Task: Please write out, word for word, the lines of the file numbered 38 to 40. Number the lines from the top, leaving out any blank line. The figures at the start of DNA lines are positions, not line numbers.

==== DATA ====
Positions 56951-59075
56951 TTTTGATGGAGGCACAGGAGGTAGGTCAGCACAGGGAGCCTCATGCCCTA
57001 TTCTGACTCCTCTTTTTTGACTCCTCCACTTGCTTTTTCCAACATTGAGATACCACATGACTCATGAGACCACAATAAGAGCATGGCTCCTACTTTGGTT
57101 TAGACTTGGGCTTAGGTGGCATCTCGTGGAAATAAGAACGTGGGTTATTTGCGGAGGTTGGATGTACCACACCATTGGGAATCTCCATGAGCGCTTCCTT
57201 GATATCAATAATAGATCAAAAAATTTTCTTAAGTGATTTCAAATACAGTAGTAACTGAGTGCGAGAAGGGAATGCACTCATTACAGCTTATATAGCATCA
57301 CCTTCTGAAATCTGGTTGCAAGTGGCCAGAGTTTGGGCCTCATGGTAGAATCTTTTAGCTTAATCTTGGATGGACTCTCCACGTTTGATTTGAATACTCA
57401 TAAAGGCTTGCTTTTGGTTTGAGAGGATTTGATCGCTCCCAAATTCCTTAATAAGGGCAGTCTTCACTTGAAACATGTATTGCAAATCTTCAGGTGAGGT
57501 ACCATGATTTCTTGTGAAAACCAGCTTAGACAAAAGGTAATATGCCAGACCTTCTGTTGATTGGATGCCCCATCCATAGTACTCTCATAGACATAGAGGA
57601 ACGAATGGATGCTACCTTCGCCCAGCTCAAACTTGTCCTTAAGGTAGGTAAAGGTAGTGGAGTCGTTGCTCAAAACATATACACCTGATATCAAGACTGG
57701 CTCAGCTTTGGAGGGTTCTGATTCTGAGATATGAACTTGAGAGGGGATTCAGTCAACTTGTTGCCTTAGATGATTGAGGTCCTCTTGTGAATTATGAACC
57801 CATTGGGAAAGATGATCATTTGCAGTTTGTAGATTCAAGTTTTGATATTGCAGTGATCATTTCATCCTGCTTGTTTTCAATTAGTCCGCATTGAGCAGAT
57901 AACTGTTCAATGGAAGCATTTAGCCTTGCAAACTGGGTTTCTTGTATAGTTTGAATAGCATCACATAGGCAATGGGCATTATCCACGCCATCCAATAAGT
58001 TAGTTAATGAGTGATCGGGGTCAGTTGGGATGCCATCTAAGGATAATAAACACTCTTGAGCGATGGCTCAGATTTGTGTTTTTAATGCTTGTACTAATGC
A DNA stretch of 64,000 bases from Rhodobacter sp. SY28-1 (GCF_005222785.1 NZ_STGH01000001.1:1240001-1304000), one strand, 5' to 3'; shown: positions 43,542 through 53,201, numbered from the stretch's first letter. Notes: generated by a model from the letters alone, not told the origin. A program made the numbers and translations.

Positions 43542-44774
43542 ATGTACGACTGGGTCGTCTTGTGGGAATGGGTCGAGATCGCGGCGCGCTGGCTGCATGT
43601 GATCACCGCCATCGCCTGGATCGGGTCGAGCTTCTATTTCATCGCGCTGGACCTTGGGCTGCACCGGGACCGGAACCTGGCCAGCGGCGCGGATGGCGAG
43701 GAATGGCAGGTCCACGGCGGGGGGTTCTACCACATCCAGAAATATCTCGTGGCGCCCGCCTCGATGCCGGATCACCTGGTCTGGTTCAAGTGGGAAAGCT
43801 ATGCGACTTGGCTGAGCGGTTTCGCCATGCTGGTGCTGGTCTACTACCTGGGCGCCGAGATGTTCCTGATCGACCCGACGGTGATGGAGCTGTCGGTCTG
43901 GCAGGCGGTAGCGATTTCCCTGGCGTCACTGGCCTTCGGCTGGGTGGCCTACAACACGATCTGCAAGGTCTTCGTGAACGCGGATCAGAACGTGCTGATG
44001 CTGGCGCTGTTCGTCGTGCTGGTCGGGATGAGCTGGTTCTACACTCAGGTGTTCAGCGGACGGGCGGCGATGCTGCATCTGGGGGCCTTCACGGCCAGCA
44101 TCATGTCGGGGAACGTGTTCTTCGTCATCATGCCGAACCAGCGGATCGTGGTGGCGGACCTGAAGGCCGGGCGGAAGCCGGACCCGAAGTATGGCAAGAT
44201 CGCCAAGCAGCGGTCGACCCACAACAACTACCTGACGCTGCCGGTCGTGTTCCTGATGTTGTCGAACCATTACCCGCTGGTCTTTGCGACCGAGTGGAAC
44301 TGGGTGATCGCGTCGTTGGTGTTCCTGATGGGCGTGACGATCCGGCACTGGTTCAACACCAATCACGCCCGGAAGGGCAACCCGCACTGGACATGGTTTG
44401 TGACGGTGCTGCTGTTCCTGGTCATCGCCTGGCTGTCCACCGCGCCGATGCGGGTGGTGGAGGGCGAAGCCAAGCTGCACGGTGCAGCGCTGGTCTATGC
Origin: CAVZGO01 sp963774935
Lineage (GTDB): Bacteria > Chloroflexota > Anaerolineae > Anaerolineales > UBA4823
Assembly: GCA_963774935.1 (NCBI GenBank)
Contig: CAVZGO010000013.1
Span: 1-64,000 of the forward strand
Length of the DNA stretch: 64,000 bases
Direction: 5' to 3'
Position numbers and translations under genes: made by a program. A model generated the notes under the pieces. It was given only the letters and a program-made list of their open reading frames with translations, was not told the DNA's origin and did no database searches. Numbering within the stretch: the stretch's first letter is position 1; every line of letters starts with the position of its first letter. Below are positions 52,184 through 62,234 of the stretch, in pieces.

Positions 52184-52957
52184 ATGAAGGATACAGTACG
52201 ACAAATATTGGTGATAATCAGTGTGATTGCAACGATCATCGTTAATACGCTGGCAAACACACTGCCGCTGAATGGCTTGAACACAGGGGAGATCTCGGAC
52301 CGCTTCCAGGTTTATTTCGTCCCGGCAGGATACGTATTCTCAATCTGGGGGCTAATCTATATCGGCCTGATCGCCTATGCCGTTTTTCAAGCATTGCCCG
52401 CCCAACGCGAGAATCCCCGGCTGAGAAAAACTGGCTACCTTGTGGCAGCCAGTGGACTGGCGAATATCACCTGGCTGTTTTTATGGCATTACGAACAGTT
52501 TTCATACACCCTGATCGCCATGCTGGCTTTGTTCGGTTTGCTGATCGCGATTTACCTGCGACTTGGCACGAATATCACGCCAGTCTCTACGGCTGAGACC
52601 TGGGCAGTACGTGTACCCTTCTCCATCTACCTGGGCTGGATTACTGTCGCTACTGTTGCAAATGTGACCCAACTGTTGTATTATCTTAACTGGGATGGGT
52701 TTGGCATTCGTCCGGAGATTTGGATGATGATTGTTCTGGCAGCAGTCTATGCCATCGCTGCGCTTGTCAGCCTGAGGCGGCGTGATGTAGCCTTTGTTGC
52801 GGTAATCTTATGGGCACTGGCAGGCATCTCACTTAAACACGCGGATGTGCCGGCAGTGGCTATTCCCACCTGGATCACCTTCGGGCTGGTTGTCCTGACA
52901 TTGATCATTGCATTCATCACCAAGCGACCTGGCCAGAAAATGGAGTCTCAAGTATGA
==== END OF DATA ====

52401 CCCAACGCGAGAATCCCCGGCTGAGAAAAACTGGCTACCTTGTGGCAGCCAGTGGACTGGCGAATATCACCTGGCTGTTTTTATGGCATTACGAACAGTT
52501 TTCATACACCCTGATCGCCATGCTGGCTTTGTTCGGTTTGCTGATCGCGATTTACCTGCGACTTGGCACGAATATCACGCCAGTCTCTACGGCTGAGACC
52601 TGGGCAGTACGTGTACCCTTCTCCATCTACCTGGGCTGGATTACTGTCGCTACTGTTGCAAATGTGACCCAACTGTTGTATTATCTTAACTGGGATGGGT